Migration is a prism. Land is a lens. Identity has no one truth, and fewer answers. A taxi token, a suitcase, a vanished prime minister, a slur on a chalkboard, a sack-lunch meal. All these appear distilled by Ethiopian American (by way of Europe) writer and lawyer Meron Hadero in her short story collection, “A Down Home Meal for These Difficult Times,” published June 28 by Restless Books.
Across a dozen-odd windows, Hadero peers across both distance and the psyche, in all the shapes it can take; no story escapes the weight of yearning — for comfort, for belonging, for any compass to contentment. Children rack their brains for the languages needed to fit in; young men learn the fragility of dreams when drawn against reality; women cook and write their way out of the bleakness of circumstance. These sound heavy, dour even, and you’d be hard-pressed to find anyone in the book who could be described as happy-go-lucky. But Hadero has sidestepped acute trauma and suffering for a veil of melancholy rather than any abject darkness.
The opener, “The Suitcase” serves as a sort of table of contents for what the rest of the book will excavate. Saba, born in Ethiopia but raised in the U.S., is about to return home after a trip that has only reinforced how cleaved she is from her family and her birthplace. The central dilemma is what to keep and what to discard of all the gifts her Ethiopian family have piled into her suitcase, which far exceeds the airline weight limits.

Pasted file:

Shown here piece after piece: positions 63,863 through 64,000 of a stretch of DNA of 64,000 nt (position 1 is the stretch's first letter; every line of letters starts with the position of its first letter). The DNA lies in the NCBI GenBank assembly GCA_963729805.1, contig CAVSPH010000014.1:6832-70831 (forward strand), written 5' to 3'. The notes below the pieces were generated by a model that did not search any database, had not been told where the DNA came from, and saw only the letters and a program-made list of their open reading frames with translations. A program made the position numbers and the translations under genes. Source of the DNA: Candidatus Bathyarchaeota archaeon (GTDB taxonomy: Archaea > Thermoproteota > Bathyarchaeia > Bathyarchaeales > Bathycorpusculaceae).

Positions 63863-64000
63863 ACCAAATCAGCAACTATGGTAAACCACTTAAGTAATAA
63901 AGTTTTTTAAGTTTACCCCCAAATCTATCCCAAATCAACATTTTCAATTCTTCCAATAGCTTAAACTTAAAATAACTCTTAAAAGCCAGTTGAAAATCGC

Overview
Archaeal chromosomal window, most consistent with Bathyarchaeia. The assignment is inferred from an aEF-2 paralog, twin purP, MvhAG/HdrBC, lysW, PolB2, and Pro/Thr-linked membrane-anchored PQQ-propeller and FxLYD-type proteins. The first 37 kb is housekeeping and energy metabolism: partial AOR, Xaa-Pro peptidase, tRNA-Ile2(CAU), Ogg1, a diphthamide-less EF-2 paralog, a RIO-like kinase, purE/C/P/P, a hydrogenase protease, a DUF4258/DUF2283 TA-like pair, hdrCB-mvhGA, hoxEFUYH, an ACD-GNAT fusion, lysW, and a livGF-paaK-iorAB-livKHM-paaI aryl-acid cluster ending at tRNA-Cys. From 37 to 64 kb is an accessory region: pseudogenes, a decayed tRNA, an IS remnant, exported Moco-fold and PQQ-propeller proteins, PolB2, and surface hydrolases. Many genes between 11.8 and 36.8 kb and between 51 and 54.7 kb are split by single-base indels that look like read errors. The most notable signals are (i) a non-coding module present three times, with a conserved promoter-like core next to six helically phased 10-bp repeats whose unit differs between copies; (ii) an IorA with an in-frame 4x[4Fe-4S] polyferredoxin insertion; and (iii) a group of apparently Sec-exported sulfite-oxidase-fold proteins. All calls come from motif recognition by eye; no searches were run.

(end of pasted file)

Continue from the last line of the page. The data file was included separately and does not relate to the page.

The stakes, unseen, apply pressure. She is, as the protagonists that follow, “looking for a way out and a way in, but she realized there really were no shortcuts here.”
The acceptance of this distance often proves the deepest tension throughout, sometimes at the expense of fleshing out characters.
“The Street Sweep,” which won the 2021 AKO Caine Prize for African Writing, follows a night of both humiliation and political dexterity for Getu, a young Ethiopian street sweep who has been assisting a white American NGO worker in the hopes of parlaying his efforts into a job. He will do anything to make himself into “an exception to the rule that he’d seen proven over and over again that someone like him could be so easily swept aside.” But Getu, alongside many of Hadero’s characters, must sweep parts of himself away to survive.
This gets mirrored in “Medallion,” about an Ethiopian student whose perception of a promising future via his enrollment in an American university curdles when faced with the burdens of capitalism; he finds his most formative education in driving a cab. What happens is less important than how Hadero’s characters choose to remold themselves.
Story to story, most characters are Ethiopian or Ethiopian American, be they American-born, long-term residents of America or recent arrivals. Race, because its rules and orders shift and coagulate across sea and land, becomes like another language to learn. “Mekonnen aka Mack aka Huey Freakin’ Newton,” a recently immigrated boy must adapt not only to being American, but also to being Black, the tribal histories and ontologies of Ethiopian identity be damned.